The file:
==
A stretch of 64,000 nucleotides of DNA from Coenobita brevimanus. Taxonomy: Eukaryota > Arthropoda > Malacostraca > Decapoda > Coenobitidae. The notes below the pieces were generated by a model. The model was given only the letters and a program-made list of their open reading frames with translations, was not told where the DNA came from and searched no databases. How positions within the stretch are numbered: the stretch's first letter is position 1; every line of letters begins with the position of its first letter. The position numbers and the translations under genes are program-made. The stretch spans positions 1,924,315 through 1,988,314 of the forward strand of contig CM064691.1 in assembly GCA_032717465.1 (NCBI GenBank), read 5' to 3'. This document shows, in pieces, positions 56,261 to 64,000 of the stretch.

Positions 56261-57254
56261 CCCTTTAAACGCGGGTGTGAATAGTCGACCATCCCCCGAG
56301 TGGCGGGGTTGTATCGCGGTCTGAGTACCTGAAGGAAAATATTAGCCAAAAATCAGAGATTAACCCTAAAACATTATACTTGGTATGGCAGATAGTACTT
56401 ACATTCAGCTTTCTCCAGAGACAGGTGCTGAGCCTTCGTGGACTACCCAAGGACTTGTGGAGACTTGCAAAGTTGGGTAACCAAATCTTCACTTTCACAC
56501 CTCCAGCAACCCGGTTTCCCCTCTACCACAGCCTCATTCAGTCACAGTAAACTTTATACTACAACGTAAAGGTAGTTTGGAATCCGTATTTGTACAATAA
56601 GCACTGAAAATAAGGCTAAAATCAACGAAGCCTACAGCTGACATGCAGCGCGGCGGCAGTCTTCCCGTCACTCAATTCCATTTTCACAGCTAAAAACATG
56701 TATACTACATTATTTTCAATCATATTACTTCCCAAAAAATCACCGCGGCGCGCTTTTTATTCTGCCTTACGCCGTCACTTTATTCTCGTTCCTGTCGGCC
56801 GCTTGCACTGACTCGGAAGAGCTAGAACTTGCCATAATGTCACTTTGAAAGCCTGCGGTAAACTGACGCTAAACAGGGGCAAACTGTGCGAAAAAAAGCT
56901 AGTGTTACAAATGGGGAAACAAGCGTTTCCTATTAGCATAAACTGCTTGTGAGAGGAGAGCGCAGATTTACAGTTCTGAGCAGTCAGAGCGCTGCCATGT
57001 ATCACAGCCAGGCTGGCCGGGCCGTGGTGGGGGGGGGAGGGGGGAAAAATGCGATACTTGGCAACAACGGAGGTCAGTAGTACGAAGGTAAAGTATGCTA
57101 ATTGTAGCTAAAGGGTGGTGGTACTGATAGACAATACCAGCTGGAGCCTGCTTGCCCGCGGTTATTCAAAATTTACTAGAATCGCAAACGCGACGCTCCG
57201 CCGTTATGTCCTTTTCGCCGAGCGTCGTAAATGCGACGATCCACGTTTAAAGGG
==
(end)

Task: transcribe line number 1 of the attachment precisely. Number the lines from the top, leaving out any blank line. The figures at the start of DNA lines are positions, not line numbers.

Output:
A stretch of 64,000 nucleotides of DNA from Coenobita brevimanus. Taxonomy: Eukaryota > Arthropoda > Malacostraca > Decapoda > Coenobitidae. The notes below the pieces were generated by a model. The model was given only the letters and a program-made list of their open reading frames with translations, was not told where the DNA came from and searched no databases. How positions within the stretch are numbered: the stretch's first letter is position 1; every line of letters begins with the position of its first letter. The position numbers and the translations under genes are program-made. The stretch spans positions 1,924,315 through 1,988,314 of the forward strand of contig CM064691.1 in assembly GCA_032717465.1 (NCBI GenBank), read 5' to 3'. This document shows, in pieces, positions 56,261 to 64,000 of the stretch.